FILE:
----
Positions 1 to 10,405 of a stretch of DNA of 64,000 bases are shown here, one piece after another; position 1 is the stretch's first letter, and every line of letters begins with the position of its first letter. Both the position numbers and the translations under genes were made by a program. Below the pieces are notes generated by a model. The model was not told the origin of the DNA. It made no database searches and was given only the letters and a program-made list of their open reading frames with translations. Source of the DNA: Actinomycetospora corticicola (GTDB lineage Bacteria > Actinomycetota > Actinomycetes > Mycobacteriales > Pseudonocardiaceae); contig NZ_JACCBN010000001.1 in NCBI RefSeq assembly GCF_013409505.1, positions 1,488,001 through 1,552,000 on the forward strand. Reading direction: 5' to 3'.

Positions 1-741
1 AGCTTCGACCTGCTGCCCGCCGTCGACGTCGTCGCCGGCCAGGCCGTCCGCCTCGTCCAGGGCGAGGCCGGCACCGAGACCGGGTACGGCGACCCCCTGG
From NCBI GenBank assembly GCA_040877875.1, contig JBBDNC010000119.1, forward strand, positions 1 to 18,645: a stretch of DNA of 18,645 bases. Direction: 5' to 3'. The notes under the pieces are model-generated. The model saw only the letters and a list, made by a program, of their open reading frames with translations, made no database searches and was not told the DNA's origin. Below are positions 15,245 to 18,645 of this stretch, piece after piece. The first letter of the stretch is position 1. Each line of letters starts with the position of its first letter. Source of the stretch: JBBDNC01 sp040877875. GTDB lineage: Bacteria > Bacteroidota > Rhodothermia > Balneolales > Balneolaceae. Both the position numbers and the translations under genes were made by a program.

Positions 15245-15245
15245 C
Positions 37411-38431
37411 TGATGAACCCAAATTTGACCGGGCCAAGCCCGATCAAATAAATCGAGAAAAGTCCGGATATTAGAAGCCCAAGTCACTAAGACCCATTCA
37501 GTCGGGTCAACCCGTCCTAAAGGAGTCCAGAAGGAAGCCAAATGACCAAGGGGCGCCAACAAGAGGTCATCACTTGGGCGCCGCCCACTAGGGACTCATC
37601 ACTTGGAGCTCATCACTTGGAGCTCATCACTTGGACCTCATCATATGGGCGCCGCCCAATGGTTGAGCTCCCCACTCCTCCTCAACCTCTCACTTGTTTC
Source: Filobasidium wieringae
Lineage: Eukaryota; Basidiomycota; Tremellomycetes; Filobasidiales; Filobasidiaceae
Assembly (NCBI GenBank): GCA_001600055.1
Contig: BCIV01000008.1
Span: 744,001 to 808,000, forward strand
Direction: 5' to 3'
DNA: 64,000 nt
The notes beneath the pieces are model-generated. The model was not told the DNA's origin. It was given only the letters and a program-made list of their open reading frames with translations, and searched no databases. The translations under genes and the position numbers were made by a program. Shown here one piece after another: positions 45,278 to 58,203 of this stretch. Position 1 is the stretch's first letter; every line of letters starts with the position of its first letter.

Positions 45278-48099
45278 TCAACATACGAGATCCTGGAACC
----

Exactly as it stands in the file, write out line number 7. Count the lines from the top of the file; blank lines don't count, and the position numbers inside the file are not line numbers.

Positions 37411-38431